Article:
The scores of women bravely marching in response to yet another confusing and horrifically violent attack on an innocent woman, by a policeman no less, has shown the strength and RAGE we need to keep demonstrating in response to a system that is overly defensive and perhaps too heavily mired in shame to accept its own failings when it comes to the prominent issues of our time:  racism (personal and structural), sexism and violence against womxn, ableism, transphobia and the many other issues, phobias and ‘isms’ that we seem to find, as a collective, so difficult to rise above.

WHY is being called out as structurally racist seen as something to act defensive about, mock and deride (and then ignore and stick heads back into the sand) when we can so clearly see that these systems and behaviours are so fundamentally wrong? Going back to my first point – Why can’t the Monarchy here in the UK admit that yes, there are undoubtedly structures in place that have maintained the white supremacist views developed and nurtured over centuries, behaviours of a long-lived and powerful institution? And in turn say “Hey we’d like to do better!” Surely they would gain even more respect and admiration from the world if they could admit liability and move on, as some white folks (although not enough yet) are now finally starting to do through anti-racism work and the deep cleansing and  addressing of our own roots: flawed, twisted, warts and all… And that’s exactly it, if individuals CAN start to take responsibility for the cultural shame in their own roots and pasts, when are institutions or powerful groups of people (e.g. men!!!) going to do the same? Or is it just fluffy and utopian to believe that we can actually learn from our mistakes and grow in compassion instead of stagnating and sentencing ourselves to inevitable death by violence and polarisation?

To bring it back around to the desperate events this past two weeks, where the positivity of International Women’s Day and then UK Mother’s Day came crashing down with the revelation that Sarah Everard was killed by a PoliceMAN and the frightening events at the demonstrations in the days that followed, where it seems the Police force in certain areas of the UK cannot help getting defensive and lashing out in an ironic and frankly bizarrely hypocritical display of (brutal not compassionate) collective power. When can we as a species, and men in particular as the group holding the most power, finally come together to accept that all this needs to stop and that we have the collective strength to move forward by listening, growing and taking bold action to change the status quo?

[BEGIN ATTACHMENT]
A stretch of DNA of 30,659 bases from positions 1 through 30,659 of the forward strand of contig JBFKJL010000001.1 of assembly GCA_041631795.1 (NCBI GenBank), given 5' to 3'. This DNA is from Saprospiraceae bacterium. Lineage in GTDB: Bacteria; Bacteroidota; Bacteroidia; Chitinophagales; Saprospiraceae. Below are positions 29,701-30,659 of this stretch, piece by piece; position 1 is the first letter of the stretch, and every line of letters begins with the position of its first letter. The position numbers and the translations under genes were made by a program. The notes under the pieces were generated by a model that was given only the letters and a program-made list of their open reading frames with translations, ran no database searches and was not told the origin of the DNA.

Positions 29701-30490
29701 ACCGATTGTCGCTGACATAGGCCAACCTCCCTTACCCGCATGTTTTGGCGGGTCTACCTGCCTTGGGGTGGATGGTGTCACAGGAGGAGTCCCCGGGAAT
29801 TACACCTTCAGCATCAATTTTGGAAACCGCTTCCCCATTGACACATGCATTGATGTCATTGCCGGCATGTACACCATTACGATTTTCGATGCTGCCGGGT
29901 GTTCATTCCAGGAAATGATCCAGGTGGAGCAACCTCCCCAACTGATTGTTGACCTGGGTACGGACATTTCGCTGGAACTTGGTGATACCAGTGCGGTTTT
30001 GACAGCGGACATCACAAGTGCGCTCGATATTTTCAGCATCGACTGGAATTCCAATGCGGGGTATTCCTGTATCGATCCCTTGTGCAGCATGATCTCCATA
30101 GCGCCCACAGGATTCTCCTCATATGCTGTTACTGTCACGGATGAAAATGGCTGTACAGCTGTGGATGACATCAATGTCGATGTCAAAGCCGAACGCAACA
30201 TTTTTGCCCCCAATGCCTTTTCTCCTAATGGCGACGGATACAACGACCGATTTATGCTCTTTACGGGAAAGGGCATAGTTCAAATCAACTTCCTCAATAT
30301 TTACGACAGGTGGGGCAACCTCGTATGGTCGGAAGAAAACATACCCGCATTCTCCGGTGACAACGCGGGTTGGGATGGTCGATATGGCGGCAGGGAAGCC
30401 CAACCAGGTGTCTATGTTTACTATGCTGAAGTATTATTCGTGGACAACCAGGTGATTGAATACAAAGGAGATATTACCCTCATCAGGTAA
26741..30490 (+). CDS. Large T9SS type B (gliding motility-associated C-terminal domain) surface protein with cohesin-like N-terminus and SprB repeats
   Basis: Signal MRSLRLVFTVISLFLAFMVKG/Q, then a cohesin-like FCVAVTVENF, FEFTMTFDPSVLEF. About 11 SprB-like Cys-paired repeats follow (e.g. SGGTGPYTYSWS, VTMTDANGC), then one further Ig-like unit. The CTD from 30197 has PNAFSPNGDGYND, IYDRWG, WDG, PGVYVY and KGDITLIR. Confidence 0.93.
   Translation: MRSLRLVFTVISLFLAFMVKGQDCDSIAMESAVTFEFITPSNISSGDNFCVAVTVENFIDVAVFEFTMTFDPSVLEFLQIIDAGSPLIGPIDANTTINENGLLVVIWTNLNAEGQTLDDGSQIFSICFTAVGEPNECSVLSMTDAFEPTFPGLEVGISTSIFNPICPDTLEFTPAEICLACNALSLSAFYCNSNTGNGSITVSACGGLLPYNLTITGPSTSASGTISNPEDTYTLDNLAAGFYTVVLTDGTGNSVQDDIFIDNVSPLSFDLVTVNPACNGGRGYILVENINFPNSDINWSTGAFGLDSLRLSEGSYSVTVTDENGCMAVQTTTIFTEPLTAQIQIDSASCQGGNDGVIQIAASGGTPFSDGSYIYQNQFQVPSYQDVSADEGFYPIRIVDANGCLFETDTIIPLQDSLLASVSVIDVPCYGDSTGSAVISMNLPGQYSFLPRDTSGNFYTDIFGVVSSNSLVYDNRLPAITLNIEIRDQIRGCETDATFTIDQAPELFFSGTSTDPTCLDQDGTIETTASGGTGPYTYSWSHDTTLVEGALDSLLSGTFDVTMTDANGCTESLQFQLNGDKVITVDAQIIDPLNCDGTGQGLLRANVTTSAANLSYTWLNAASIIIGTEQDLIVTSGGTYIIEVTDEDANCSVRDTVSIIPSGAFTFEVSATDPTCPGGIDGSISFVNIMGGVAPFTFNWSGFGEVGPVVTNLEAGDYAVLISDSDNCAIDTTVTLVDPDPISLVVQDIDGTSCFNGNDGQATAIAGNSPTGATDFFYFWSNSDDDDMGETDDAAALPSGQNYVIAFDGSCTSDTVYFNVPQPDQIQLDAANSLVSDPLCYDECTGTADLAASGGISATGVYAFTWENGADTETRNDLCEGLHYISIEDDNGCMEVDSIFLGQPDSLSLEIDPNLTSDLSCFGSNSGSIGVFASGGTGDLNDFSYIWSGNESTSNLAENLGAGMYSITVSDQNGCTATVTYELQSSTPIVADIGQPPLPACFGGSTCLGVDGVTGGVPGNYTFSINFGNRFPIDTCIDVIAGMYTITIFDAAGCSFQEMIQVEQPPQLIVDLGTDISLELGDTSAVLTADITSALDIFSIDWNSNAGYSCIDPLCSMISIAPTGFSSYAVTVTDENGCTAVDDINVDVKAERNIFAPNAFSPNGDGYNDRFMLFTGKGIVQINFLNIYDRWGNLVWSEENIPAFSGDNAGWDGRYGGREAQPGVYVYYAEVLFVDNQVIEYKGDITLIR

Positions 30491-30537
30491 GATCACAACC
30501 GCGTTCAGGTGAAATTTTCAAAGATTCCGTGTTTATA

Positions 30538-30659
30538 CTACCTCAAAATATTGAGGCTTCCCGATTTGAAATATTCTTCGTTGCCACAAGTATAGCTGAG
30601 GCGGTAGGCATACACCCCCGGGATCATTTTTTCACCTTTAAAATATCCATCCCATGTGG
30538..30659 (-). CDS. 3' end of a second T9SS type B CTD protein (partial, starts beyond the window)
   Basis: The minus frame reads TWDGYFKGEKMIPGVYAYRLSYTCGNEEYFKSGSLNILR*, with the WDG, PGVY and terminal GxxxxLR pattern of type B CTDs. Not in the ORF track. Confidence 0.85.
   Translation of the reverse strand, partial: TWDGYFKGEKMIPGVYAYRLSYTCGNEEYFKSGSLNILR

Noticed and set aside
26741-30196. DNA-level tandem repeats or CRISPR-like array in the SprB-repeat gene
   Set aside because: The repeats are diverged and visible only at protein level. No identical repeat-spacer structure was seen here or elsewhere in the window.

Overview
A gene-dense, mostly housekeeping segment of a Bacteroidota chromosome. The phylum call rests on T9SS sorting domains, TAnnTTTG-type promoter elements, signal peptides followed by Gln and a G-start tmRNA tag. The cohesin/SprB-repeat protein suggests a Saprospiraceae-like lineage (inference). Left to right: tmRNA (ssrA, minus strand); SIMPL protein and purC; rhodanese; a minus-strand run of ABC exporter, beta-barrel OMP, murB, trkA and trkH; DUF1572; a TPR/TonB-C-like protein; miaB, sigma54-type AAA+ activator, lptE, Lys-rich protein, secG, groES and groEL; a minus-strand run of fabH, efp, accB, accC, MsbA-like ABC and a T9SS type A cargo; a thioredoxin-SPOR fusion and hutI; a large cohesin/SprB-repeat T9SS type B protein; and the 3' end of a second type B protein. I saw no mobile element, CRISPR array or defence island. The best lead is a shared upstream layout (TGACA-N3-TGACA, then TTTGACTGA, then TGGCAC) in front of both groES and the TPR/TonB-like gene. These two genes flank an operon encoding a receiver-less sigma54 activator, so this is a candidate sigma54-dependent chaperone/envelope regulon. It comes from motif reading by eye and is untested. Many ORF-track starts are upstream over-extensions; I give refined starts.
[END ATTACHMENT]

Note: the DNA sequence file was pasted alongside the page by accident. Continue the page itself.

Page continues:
Tree roots change direction, find nourishment elsewhere, join and connect with others, take difficult, seemingly impossible pathways: how can we as humans help and support each other to do the same?

I fundamentally believe that We. Can. Change.

But ONLY if we take a good hard (collective) look at the roots of our most flawed and dangerous beliefs and then take (and continue to take) tangible actions in our lives to end the cycle of pain and violence that has littered those same roots for So. Damn. Long.

Phew! Another rant that I just had to get off my chest!! If any of this resonates, you agree, disagree, or just want to join in the conversation, and especially if you’d like to embark on your own Dancing journey exploring your own roots, behaviours and patterns, jump on a discovery call with me: 

Book a Discovery Call HERE

And don’t forget to join our Facebook community: and follow me on Instagram: @everybodydances.ox 

Peace and Love

Elly 💜🌳🤸🏻‍♂️

PS Ooh and here’s a great song about Roots (or No Roots to be precise) by Alice Merton: It’s going round in my brain writing this so I had to share! 🌳